themselves to such as we shall appoint for the Inspection and
Redress of the Grievances aforesaid, shall be forthwith committed to
the Care of our principal Surgeon, and be cured at our own Expence,
in some one or other of those Hospitals which we are now erecting
for that purpose.
"And to the end that no one may, either through Ignorance or
Inadvertency, incur those Penalties which we have thought fit to
inflict on Persons of loose and dissolute Lives, we do hereby
notifie to the Publick, that if any Man be knocked down or assaulted
while he is employed in his lawful Business, at proper Hours, that
it is not done by our Order; and we do hereby permit and allow any
such person so knocked down or assaulted, to rise again, and defend
himself in the best manner that he is able.
"We do also command all and every our good Subjects, that they do
not presume, upon any Pretext whatsoever, to issue and sally forth
from their respective Quarters till between the Hours of Eleven and
Twelve. That they never Tip the Lion upon Man, Woman or Child, till
the Clock at St. Dunstan's shall have struck One.
"That the Sweat be never given but between the Hours of One and Two;
always provided, that our Hunters may begin to Hunt a little after
the Close of the Evening, any thing to the contrary herein
notwithstanding. Provided also, that if ever they are reduced to the
Necessity of Pinking, it shall always be in the most fleshy Parts,
and such as are least exposed to view.
"It is also our Imperial Will and Pleasure, that our good Subjects
the Sweaters do establish their Hummums[1] in such close Places,
Alleys, Nooks, and Corners, that the Patient or Patients may not be
in danger of catching Cold.
"That the Tumblers, to whose Care we chiefly commit the Female Sex,
confine themselves to Drury-Lane and the Purlieus of the Temple; and
that every other Party and Division of our Subjects do each of them
keep within the respective Quarters we have allotted to them.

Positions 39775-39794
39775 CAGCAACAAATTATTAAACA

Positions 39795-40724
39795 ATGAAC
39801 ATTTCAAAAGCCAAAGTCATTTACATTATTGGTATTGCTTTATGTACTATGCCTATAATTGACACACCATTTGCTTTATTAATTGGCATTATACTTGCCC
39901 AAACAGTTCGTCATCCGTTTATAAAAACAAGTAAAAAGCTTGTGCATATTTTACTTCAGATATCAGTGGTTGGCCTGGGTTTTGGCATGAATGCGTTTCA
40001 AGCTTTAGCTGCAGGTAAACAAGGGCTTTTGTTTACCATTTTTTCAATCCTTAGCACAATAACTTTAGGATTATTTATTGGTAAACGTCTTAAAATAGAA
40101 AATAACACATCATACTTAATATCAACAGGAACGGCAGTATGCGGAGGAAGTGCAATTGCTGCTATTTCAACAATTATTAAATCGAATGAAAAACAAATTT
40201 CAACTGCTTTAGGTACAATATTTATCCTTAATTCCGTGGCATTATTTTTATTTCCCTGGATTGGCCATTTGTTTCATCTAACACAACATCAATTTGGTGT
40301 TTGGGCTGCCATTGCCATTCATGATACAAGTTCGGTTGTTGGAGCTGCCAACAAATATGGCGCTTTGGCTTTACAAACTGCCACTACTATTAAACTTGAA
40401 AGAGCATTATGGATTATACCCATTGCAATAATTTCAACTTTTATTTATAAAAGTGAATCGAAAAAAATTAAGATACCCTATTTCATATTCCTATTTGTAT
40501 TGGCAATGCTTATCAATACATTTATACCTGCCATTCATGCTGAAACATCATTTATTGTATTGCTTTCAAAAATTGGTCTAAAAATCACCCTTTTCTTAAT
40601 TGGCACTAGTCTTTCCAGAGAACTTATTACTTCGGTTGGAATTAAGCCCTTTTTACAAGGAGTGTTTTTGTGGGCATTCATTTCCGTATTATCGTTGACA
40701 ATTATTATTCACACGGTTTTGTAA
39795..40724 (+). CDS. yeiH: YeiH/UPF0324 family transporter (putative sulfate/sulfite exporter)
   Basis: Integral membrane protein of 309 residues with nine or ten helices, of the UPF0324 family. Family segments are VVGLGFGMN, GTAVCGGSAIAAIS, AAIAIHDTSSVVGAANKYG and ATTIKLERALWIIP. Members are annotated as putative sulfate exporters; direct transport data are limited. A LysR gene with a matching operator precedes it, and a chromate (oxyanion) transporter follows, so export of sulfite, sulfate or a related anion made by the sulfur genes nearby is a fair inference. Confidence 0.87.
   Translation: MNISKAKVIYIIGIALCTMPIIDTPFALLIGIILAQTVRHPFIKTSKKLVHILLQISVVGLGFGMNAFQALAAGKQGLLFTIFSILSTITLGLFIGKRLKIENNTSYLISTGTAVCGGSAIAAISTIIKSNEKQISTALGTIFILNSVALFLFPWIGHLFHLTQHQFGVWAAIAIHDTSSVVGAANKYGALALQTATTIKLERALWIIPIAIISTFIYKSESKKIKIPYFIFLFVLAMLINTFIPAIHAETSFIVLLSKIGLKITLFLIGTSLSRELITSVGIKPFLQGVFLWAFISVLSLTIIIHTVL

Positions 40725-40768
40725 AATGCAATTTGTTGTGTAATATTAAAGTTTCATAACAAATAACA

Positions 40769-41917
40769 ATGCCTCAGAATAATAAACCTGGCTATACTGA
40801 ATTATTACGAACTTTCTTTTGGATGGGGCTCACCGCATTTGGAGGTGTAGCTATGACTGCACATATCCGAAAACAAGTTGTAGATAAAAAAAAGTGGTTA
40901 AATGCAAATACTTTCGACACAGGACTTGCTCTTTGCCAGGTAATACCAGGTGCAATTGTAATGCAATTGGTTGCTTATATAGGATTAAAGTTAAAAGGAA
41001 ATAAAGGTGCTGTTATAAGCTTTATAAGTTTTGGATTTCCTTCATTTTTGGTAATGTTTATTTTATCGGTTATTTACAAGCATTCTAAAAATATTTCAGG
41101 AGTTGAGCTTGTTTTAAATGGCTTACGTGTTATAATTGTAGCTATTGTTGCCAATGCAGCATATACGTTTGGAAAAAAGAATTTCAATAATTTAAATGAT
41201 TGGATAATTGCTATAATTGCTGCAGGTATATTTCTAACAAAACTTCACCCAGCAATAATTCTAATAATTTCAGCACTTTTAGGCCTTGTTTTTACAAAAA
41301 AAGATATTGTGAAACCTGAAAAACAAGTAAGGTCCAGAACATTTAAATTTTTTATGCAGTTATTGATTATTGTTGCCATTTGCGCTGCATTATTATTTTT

Provided nevertheless, that nothing herein contained shall in any
wise be construed to extend to the Hunters, who have our full
Licence and Permission to enter into any Part of the Town where-ever
their Game shall lead them.
"And whereas we have nothing more at our Imperial Heart than the
Reformation of the Cities of London and Westminster, which to our
unspeakable Satisfaction we have in some measure already effected,
we do hereby earnestly pray and exhort all Husbands, Fathers,
Housekeepers and Masters of Families, in either of the aforesaid
Cities, not only to repair themselves to their respective
Habitations at early and seasonable Hours; but also to keep their
Wives and Daughters, Sons, Servants, and Apprentices, from appearing
in the Streets at those Times and Seasons which may expose them to a
military Discipline, as it is practised by our good Subjects the
Mohocks: and we do further promise, on our Imperial Word, that as
soon as the Reformation aforesaid shall be brought about, we will
forthwith cause all Hostilities to cease.
"Given from our Court at the Devil-Tavern,
March 15, 1712."

X.

[Footnote 1: Turkish Sweating Baths. The Hummums "in Covent Garden was one of the first of these baths (bagnios) set up in England."]

Translation of motto:
LUCAN, lib. i. 8.
'What blind, detested fury, could afford
Such horrid licence to the barb'rous sword!'